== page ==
Over the past 40+ years, larger development teams, bigger budgets and numerous technological advancements have served to drastically increase the scope of video games, ever enhancing the immersion of their players in a virtual world. In 2020, a time where video games are bigger, better and more complicated than they’ve ever been, my question is this: why the hell can’t people seem to write interesting and credible LGBT+ characters in video games?
For generations, stereotypical depictions of social groups have permeated popular culture, painting unrealistic, inaccurate and fundamentally damaging pictures of people in our society purely for their existing outside of the hegemonic majority. Historically victimised groups include women, ethnic minorities and members of the LGBT+ community. Representation has been problematic in video games for decades, with stereotypes we’re all too familiar with: the notion of the ‘foreign enemy’ airlifted from propaganda and film is as prevalent as ever, while the presentation of many female characters as large breasted, one dimensional sex objects is representative of a self-reinforcing, culture-wide misogyny that is only beginning to change for the better.
Both aforementioned issues have garnered an abundance of attention in the gaming community in recent years, yet the issue of LGBT+ representation in video games remains relatively undiscussed. Perhaps this is because the issue is not simply one issue, but several; because the LGBT+ community is in essence a bundling together of many smaller communities, to discuss LGBT+ representation is to discuss the representation of lesbian, gay, bisexual, trans and other individuals under a singular umbrella term. This is problematic when considering that all of these groups are represented differently in popular culture, with different stereotypes dominating each group. Perhaps the multifaceted nature of the community is a key reason that many game developers choose not to represent LGBT+ characters in their games at all, but what many fail to understand is that ‘doing representation right’ isn’t difficult. In fact, it’s pretty easy.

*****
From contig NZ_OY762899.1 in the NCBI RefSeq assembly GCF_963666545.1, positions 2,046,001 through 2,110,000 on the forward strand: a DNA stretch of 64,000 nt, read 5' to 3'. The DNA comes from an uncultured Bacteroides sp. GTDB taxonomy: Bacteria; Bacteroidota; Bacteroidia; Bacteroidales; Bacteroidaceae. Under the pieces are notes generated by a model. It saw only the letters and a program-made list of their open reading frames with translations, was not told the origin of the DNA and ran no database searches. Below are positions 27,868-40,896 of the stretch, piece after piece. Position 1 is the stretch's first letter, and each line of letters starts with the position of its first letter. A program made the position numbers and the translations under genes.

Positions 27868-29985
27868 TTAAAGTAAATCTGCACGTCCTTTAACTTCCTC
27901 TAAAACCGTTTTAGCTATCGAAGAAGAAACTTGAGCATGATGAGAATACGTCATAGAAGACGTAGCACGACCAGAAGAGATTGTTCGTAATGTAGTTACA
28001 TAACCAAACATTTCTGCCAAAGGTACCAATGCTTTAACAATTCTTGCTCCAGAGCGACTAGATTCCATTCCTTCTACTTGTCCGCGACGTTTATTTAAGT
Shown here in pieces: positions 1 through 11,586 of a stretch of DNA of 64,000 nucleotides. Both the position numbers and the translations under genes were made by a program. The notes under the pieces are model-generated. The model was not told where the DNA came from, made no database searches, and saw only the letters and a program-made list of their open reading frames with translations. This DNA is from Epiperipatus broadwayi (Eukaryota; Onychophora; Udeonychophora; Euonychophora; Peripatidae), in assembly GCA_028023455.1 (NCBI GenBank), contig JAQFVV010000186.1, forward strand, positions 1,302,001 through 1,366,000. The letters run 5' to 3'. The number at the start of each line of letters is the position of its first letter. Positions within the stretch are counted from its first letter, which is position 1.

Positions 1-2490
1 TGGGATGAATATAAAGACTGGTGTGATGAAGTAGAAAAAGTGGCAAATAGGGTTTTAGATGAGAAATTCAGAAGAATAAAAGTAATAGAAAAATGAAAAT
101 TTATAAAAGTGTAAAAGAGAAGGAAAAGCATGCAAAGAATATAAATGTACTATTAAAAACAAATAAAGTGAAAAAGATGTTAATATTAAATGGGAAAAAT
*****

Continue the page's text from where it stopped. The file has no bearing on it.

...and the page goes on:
Many games sell themselves on the appeal of being interactive stories, with believable, sensitive and emotional human characters. Although placed into fantastical situations, these characters are forced to tackle fundamentally ‘real world’ issues. 2018’s God of War explores themes of grief, remorse and regret. The Witcher 3, released in 2015, forces players to make morally grey ethical decisions that can positively or adversely affect its cast of main and side characters. Through outstanding performances and exquisite writing, the resulting experience is one that players can emotionally invest themselves in. No suspension of disbelief is required; what we see are seemingly the stories and struggles of real life humans, serving as unequivocal proof that video gaming has the power to represent real people as real people. There is therefore no excuse for hamfisted representation in video games.
The character Hainly Abrams from Mass Effect: Andromeda is just one example of recent hamfisted LGBT+ representation in video games. The first time the player meets her in-game, they have the option to ask why she came to Andromeda. No more than 13 seconds after starting the conversation, Hainly will then proudly announce that she is transgender, and tell the player her dead name. There are several problems with this, the smallest of which being that this is simply not how you ‘do’ realistic characterisation or dialogue. Mass Effect: Andromeda certainly isn’t a game that’s praised for its writing, but it doesn’t take a good writer, let alone a great one, to accurately write a transgender character. The biggest issue here is the fact that Hainly’s gender identity is clumsily shoved into the player’s face with no degree of subtlety, and more importantly no thought for how these kinds of representations damage perceptions of the LGBT+ community; the notion that trans people actively seek to approach strangers, essentially introducing themselves by saying “Hi, I’m trans” is frustratingly pervasive in modern society, and fundamentally a gross oversimplification of a person based on one aspect of their personality. Please, by all means, write an LGBT+ character in your video game, but don’t make them ‘the trans character’ or ‘the guy that’s gay’. Don’t make them a token. Make them interesting, make them complicated, but most importantly of all, make them human.
Many people play video games to relax, unwind and ‘take a break’ from the stresses and worries of day-to-day life; with the sheer amount of hate and discrimination sadly still rampant in society today, to many, putting the real world on hold for a while and escaping to somewhere is a prospect that proves all the more appealing. Members of the LGBT+ community are no strangers to confrontation, often being asked downright invasive questions regarding their sexuality or their gender identity. With this in mind, Pokémon’s infamous “are you a boy? Or are you a girl?” is exactly the kind of confrontation that many non-binary people try to get away from by playing video games, especially when many see video games as a means of expressing the way they truly identify through a virtual avatar. By contrast, Temtem, an MMO spiritual successor to Pokémon gets it right by introducing two key changes: the ability for a player to select he/him, she/her or crucially, they/them pronouns, and the means of selecting a preferred body type.
Representation of trans people and the wider LGBT+ community in video games certainly leaves a lot to be desired, often relying on tired stereotypes and token characters; yet the ability to pick your own pronouns in games like Temtem is a promising start towards an inclusive, industry-wide recognition that the LGBT+ community, though made up of minorities, is by no means a ‘minor’ demographic to simply be ignored.